• Angel Oliver, supervisor of the credentialing unit in the Motor Carrier Division of the Texas Department of Transportation, representing the FMCSA Southern Service Center;
  • Ruth Sluzacek, director of motor carrier services for the Iowa Motor Vehicle Division, Iowa Department of Transportation, representing the FMCSA Midwestern Service Center;
  • Frank Laqua, administrator of motor carrier services for the North Dakota Department of Transportation, representing the FMCSA Western Service Center;
  • Avelino Gutierrez, staff counsel for the New Mexico Public Regulation Commission;
  • Barbara Hague, special projects coordinator for Missouri Department of Transportation Motor Carrier Services;
  • Dave Lazarides, director of processing and information for the Illinois Commerce Commission's Transportation Bureau and program manager of the Commercial Vehicle Information Systems and Network for the State of Illinois;
  • William Leonard, director of the Freight Compliance and Safety Bureau for the New York Department of Transportation;
  • Terry Willert, chief of the transportation section for the Colorado Public Utility Commission;
  • Robert Pitcher, American Trucking Association's vice president, state laws division;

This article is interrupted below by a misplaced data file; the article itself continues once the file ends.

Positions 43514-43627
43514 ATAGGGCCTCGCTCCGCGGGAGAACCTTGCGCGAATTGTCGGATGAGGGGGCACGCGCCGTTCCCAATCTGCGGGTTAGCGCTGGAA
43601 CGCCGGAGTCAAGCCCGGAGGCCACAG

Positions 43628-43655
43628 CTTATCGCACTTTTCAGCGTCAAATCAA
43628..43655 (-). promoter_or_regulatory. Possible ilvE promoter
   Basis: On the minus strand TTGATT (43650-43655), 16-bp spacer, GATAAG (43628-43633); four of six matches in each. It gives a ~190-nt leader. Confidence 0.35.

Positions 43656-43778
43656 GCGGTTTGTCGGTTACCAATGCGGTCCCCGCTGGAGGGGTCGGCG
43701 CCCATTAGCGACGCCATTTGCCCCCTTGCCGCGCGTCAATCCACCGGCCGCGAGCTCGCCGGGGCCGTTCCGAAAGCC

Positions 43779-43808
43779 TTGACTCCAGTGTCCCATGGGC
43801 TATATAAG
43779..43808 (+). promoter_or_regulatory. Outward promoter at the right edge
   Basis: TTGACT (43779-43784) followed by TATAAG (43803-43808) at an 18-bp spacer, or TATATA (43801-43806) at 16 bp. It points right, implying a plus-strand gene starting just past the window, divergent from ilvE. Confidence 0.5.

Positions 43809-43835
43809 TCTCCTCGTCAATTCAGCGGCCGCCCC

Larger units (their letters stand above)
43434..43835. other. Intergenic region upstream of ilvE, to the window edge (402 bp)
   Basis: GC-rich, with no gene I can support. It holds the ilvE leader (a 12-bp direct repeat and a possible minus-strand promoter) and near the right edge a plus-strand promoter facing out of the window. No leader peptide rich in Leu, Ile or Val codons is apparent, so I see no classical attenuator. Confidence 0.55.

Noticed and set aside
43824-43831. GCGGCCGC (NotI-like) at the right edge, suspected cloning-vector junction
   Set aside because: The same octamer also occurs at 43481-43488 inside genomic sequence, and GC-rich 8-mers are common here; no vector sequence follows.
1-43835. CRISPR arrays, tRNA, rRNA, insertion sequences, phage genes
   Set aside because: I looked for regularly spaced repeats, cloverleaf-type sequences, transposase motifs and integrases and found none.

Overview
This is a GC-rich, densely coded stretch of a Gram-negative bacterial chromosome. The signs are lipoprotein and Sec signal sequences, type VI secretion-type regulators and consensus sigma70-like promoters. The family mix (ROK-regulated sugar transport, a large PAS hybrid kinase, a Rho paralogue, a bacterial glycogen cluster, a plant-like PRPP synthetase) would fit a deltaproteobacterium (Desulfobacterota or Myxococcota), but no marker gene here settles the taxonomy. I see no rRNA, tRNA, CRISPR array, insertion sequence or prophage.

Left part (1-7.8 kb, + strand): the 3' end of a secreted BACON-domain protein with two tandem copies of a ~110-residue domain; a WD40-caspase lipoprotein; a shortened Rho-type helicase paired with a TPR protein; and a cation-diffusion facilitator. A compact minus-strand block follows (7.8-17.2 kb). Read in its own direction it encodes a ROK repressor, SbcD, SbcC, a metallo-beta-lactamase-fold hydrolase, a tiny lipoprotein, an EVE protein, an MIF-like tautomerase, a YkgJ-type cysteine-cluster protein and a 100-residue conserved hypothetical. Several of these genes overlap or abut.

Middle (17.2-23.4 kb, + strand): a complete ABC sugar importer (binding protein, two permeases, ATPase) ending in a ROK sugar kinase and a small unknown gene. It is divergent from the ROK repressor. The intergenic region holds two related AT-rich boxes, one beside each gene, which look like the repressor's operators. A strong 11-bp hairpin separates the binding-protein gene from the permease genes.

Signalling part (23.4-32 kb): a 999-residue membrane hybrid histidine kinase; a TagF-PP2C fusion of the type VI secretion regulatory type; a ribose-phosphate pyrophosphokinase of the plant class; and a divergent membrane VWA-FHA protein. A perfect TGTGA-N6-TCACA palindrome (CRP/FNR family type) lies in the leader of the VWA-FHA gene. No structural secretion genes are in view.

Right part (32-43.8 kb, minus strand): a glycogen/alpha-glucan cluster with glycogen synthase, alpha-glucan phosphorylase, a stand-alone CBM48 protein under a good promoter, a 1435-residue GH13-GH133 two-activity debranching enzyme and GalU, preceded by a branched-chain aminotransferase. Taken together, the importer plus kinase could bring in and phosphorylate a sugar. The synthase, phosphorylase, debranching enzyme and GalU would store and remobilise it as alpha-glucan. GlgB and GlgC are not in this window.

• Rick Craig, treasurer and director of regulatory affairs for the Owner-Operator Independent Drivers Association (OOIDA) and executive director of the OOIDA Foundation;
  • Robert Voltmann, president and chief executive officer of the Transportation Intermediaries Association;
  • Richard Schweitzer, general counsel of the National Private Truck Council;
  • Craig Sharkey, associate general counsel for Wal-Mart's Logistics Division.

For more information, visit http://dms.dot.gov/search and search Docket No. 24555.

H.R. 3058 Marked Up in the House
Funding Still Being Debated

On September 26, the House Natural Resources Committee reported a substitute version of Rep. Peter DeFazio's (D-OR) Rural Schools funding bill formally titled the "Public Land Communities Transition Act of 2007" (H.R. 3058). The bill provides funds to counties in which there are national forests and special transition payments to counties in some states. Originally, the bill sought $4 billion in funding over five years with fees to come from "commercial activities" in national forests. But this language was a placeholder, according to committee staff, until other sources of funding could be worked out, a process that is not yet complete. We had previously informed the Committee of our objections to the open-ended funding provisions of the bill as introduced.

The measure is touted as a "transition" act which provides for declining amounts of funding via the Rural Schools program while increasing the amount of funding to states and local governments under the Payment In Lieu of Taxes (PILT) program. After four years, the bill seeks to effectively guarantee PILT payments at 100% levels with money coming from "any other funds in the U.S. Treasury not otherwise appropriated and without further appropriation" (Sec. 2), although there are not many unappropriated, unearmarked funds in the Treasury.